Oral drugs have obvious advantages over injectibles, and several oral formulations like allopurinol, ketoconazole, fluconazole and atovaquone have been tested, but without much success. Sitamaquine (WR6026) and miltefosine are two promising oral antileishmanial compounds. In a Kenyan trial, sitamaquine at a dose of 1 mg/kg/day for 4 weeks cured 4 of 8 (50%) patients.[12] But recently a report from Brazil showed its relatively poor efficacy compounded with nephrotoxicity. Trials are underway in India to evaluate this compound. Miltefosine, an alkyl phospholipids, developed as an antitumor agent, is the first oral compound which has been successfully developed in India for the treatment of VL. Several studies with oral miltefosine (10, 50 mg capsules, Zentaris AG, Germany), led to the following conclusions i) A daily dose of 100-150 mg for four weeks cured >95% patients. ii) Mild to moderate GI side-effects like vomiting is seen in ~40% patients, and iii) mild diarrhoea in 15-20% patients.19,20 Miltefosine has recently been approved in India for the treatment of VL in adults and recommended daily dose is 100 mg for adults weighing more than 25 kg (50 mg for those with <25 kg weight; ~2.5 mg/kg) for four weeks.[13],[14] Since L donovani has acquired resistance to several antileishmanial compounds and limited experience with miltefosine in HIV co-infected VL patients indicate appearance of resistance to miltefosine as well, it is important to devise strategies to protect the newly developed drugs from loosing their efficacy in the same way as that of Sb or pentamidine. Combination chemotherapy with multiple drugs, as used in malaria or tuberculosis, needs to be tested and brought to practice if the life and utility of the new drugs are to be prolonged.

References

1Sundar S, Rai M. Laboratory Diagnosis of Visceral Leishmaniasis. Clin Diag Lab Immunol 2002;9:951-8.
2Sundar S, Reed SG, Singh VP, Kumar PCK, Murrary HW. Rapid accurate field diagnosis of visceral leishmaniasis. Lancet 1998;351:563-5.
3Bern C, Jha SN, Joshi AB, Thakur GD, Bista MB. Use of the recombinant k39 dipstick test and the direct agglutination test in a setting endemic for visceral leishmaniasis in Nepal. Am J Trop Med Hyg 2000;63:153-7.
4Attar ZJ, Chance ML, el-Safi S, Carney J, Azazy A, El-Hadi M, et al. Latex agglutination test for detection of urinary antigens in visceral leishmaniasis. Acta Trop 2001;78:11-6.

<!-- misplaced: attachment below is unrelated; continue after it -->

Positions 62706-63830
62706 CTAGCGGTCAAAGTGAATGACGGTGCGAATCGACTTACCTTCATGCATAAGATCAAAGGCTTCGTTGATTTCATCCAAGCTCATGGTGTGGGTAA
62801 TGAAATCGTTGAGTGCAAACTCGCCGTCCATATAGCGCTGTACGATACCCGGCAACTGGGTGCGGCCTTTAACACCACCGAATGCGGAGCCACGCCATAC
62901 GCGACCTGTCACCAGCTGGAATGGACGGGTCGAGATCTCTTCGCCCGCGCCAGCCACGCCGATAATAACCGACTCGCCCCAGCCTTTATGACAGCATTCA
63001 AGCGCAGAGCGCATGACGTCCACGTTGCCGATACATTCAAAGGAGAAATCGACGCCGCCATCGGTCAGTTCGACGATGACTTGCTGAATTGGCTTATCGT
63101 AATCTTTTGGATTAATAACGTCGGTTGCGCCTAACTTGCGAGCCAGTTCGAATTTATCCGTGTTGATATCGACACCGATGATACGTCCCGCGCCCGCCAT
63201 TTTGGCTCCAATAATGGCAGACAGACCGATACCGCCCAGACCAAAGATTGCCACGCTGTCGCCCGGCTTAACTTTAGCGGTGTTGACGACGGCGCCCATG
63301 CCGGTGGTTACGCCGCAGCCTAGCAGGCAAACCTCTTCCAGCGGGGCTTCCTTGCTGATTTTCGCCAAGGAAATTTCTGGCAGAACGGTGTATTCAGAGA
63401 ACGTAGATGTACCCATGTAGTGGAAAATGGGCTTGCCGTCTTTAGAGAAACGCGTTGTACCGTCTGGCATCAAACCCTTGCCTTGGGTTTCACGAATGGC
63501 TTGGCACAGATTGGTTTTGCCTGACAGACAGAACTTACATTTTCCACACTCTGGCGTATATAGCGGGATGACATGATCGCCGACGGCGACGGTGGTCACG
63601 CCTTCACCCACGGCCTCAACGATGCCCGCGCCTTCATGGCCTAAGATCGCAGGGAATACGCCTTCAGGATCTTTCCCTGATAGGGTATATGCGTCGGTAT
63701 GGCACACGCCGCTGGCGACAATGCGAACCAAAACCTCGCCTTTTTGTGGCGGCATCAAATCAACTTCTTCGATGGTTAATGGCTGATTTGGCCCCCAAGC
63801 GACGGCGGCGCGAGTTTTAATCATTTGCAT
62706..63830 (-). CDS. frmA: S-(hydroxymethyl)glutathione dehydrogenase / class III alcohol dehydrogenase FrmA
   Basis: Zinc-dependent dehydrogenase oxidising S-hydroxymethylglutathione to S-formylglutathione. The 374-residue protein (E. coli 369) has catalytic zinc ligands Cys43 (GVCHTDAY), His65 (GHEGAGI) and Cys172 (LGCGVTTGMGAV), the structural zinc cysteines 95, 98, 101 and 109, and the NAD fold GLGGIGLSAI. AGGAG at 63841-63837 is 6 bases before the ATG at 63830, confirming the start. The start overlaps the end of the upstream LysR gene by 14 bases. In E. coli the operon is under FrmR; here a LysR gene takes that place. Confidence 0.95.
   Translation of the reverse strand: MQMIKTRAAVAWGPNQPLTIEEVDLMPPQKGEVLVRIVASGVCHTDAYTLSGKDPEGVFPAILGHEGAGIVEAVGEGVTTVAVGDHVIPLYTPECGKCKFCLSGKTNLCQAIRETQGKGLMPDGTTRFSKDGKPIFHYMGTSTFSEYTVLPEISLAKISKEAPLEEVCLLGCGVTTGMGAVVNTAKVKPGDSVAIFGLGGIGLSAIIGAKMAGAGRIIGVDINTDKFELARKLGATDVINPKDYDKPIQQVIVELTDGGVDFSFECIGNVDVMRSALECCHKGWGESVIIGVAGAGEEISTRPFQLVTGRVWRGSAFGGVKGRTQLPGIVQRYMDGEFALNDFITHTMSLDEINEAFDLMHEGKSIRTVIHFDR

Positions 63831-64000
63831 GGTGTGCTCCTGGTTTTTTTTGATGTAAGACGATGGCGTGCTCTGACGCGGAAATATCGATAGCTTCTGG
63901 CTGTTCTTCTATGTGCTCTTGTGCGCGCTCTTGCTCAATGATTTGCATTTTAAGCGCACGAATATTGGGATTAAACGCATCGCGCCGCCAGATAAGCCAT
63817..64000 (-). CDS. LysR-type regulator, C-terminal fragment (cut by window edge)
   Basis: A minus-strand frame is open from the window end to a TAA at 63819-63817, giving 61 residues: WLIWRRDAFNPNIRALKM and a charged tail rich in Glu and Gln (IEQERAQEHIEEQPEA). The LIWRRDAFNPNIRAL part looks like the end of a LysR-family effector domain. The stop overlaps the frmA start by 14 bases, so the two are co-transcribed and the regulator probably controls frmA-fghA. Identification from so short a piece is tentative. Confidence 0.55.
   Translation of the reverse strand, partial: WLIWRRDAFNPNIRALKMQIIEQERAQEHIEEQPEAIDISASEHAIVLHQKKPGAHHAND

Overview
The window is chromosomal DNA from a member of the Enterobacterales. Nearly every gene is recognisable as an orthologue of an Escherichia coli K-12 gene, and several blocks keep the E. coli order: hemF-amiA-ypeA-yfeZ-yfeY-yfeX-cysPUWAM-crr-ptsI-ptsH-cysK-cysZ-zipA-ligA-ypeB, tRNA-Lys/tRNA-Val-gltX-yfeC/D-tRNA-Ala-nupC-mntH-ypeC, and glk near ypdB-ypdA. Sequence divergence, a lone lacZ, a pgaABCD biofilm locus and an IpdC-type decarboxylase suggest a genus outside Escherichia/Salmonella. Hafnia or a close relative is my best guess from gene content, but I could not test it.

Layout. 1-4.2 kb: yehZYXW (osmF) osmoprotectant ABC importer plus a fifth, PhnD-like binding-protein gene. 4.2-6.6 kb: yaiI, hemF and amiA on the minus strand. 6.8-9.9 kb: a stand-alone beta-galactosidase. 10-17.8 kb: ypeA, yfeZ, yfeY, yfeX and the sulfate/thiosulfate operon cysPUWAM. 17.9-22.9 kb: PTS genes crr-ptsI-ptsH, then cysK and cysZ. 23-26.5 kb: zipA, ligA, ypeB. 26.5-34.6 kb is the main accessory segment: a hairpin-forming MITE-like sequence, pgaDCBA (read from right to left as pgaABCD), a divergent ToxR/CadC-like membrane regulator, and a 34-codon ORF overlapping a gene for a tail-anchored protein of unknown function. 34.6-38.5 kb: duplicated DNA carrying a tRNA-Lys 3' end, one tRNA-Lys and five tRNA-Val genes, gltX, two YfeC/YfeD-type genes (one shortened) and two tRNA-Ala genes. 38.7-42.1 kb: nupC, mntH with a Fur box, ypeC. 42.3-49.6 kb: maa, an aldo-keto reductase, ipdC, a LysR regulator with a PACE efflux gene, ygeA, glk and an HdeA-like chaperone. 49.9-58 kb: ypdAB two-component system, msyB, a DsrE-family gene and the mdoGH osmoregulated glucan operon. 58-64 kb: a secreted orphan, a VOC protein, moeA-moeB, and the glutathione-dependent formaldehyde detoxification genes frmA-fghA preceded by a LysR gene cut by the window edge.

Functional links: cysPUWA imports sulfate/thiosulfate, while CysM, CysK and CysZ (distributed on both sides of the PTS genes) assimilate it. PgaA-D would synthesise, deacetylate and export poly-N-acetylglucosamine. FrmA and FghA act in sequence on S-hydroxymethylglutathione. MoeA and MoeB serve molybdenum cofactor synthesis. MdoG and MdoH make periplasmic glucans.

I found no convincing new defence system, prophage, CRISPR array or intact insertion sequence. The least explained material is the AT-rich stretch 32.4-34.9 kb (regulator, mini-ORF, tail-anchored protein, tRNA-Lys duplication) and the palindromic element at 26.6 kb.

5Sundar S. Drug Resistance in Indian visceral leishmaniasis. Trop Med Int Health 2001;6:849-54.
6Mishra M, Singh MP, Choudhury D, Singh VP, Khan AP. Amphotericin B for second line treatment of Indian kala-azar (letter). Lancet 1991;37:926.
7Minutes of the expert group meeting on drug therapy in leishmaniasis held on 29 August 2000. Indian Council of Medical Research, New Delhi.
8Sundar S, Agrawal NK, Sinha PR, Horwith G, Murray HW. Cure with short-course, low dose amphotericin B lipid complex therapy for Antimony-unresponsive visceral leishmaniasis. Ann Int Med 1997;127:133-7.
9Sundar S, Jha TK, Thakur CP, Mishra M, Singh VR, Buffels R. Low dose liposomal amphotericin B in refractory Indian visceral leishmaniasis-a multicentre study. Am J Trop Med Hyg 2002;66:143-6.
10Sundar S, Agrawal G, Rai M, Makharia MK, Murray HW. Treatment of Indian visceral leishmaniasis with single or daily infusion of low dose liposomal amphotericin B:randomised trial. BMJ 2001;323:419-22.
11Jha TK, Olliaro P, Thakur CP, Kanyok TP, Singhania BL, Singh IJ, et al. Randomised controlled trial of aminosidine (paromomycin) v sodium stibogluconate for treating visceral leishmaniasis in North Bihar, India. BMJ 1998;316:1200-5.
12Sherwood JA, Gachihi GS, Muigai RK, Skillman DR, Mugo M, Rashid JR, et al. Phase 2 efficacy trial of an oral 8-aminoquinoline (WR6026) for treatment of visceral leishmaniasis. Clin Infect Dis 1994;19:1034-9.
13Sundar S, Rosenkiamer F, Makharia MK, Mandal AK, Voss A, Hilgard P, Murray HW. Trial of miltefosine for visceral leishmaniasis. Lancet 1998;352:1821-4.
14Sundar S, Jha TK, Thakur CP, Engel J, Sindermann H, Fischer C, et al. Oral miltefosine for indian leishmanisis. N Engl J Med 2002;347:1739-46.